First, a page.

No Increase in Campus Alcohol-Related Incidents, But…


A recent rumor among students about an alcohol-related altercation mid-October in family housing claimed that the incident ended with police arriving on the scene and a student being sent to the intensive care unit.

“No one was sent to the ICU,” said Carmen Henan, dean of students.

The IAIA campus crime statistics between 2013 and 2015 show that there has been very little in the way of actual reported violations, with listed campus disciplinary actions over alcohol being in the single digits, and only one arrest a year over the past four years.

However, there is reason to believe that many alcohol-related incidents on campus go unreported, said Blue Tarpalechee, student housing director.

A Recent Incident

According to Henan, in mid October, there was an incident in family housing involving a Santa Fe county police arrest. Several “jugs” of alcohol were confiscated.

The person arrested was not a student, but instead was an individual who had a relationship with someone on campus and was staying in family housing without permission from the housing department, said Henan.

After a period of disturbance, a student reported the situation to the housing department, she said. Then staff and security intervened.

After the incident, the involved students were asked, in accordance with IAIA policy, if they wanted to go to the hospital. One student said yes, but was quickly released from St. Vincent Hospital.

When an Incident Occurs

IAIA is a drug and alcohol-free campus, according to the Alcohol and Substance Abuse Policy. If any trace of said substances is found on campus, the holder will be subject to disciplinary action.

When the IAIA staff or security officer receives a report of alcohol in one of the dorms or in family housing, they will go to the residence in numbers of two or more and knock on the door, Henan said. If there is no response, then they will simply key the lock and enter the residence.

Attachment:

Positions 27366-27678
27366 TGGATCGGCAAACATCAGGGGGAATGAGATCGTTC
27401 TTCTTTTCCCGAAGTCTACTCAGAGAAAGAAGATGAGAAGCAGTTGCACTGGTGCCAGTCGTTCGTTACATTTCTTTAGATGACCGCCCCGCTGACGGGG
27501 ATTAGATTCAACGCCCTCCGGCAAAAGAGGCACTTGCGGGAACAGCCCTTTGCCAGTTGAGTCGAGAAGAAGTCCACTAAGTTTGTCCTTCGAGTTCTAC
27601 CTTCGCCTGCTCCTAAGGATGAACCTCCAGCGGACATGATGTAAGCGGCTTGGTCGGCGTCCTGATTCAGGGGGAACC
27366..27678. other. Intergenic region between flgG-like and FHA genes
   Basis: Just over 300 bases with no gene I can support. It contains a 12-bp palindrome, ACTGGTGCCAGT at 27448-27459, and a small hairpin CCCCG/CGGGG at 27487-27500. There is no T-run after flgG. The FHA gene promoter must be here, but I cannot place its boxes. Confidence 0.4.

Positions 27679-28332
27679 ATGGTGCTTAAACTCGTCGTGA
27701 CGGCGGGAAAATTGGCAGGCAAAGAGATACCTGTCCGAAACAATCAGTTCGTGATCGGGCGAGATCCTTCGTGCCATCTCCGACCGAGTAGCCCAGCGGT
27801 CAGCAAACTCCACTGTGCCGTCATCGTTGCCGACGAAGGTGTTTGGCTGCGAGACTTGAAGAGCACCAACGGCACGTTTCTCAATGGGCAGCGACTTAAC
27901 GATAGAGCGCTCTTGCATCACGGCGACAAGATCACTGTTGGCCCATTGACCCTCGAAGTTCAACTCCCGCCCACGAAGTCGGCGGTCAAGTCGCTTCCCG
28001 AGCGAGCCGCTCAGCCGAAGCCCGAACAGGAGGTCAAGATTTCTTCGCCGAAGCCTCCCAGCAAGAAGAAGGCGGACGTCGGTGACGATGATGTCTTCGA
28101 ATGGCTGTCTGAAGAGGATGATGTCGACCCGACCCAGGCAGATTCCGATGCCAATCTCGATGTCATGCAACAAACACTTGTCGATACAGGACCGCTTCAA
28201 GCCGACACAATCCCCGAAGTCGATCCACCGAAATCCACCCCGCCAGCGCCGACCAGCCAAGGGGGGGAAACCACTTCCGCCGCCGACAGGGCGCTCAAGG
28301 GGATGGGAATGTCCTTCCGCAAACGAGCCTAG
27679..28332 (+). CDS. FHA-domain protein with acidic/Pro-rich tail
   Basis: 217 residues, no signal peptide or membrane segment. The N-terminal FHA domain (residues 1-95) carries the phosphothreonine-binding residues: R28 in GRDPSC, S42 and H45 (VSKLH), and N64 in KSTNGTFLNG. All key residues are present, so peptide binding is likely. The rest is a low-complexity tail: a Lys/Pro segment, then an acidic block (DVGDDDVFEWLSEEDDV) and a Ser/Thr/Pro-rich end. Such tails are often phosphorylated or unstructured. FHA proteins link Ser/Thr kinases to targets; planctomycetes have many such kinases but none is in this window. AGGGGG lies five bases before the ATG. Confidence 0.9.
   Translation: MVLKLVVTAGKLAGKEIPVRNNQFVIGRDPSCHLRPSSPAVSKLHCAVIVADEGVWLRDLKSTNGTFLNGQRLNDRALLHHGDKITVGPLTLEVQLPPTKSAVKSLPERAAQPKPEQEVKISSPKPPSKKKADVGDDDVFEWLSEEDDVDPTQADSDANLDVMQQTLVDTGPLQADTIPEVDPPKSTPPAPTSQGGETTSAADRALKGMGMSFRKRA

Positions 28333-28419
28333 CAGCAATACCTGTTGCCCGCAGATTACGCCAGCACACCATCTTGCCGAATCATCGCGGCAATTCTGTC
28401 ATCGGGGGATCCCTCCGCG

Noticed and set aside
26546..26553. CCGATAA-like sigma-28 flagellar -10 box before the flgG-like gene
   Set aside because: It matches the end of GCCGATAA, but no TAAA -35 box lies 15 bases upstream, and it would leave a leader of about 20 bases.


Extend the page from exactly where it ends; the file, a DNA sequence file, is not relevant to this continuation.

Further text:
Tarpalechee said that a cursory search, in which the staff stay out of more personal effects, is conducted by what is normally a senior staff member and a junior staff member. If they find any prohibited substances, then they will conduct a more extensive search.

If any prohibited substances are found, Henan said that anyone in the room will be reported and subject to disciplinary action. Once this occurs the probationary process will begin. This process may include community service, mandatory AA meetings, and an assurance that if said student were to commit a second infraction, they would barred from living on campus.

A Report-Based System

“We are not lax on drugs and alcohol that we know of,” Henan said. “We can’t respond to the alcohol that we don’t know about. We really want our community to report problems.”

This speaks to the issue that IAIA faces when dealing with incidents of alcohol on campus. The staff does not want to run a system that might antagonize the students by consistently invading their privacy, Tarpalechee said.

On the other hand, they do need to enforce the rules to keep students safe on campus.

According to Henan, IAIA has made a compromise by using a report-based system. Faculty and staff are required to report anything they see, but students are not.

Incidents Falsely Reported and Unreported

The IAIA housing staff is keenly aware of the problems a report-based system has. First, there are false reports, according to Tarpalechee, which force the staff to weigh the credibility of reports, as well as their frequency, to try to avoid falsely searching a room. This is why they start with the cursory search first.

Second, reporting a peer to the authorities can be a daunting task for a student, according to Tarpalechee.

“Coming forward with information can be a gamble, socially,” he said. “We want to try to alleviate that by making sure that students know that they can always come to us, and we will strive to maintain anonymity.”

The staff and the students will need to work together in order to help curb the problem of alcohol on campus, he said.

Several students declined to comment on the subject, some saying they did not wish to involve themselves.


Featured Photo obtained at


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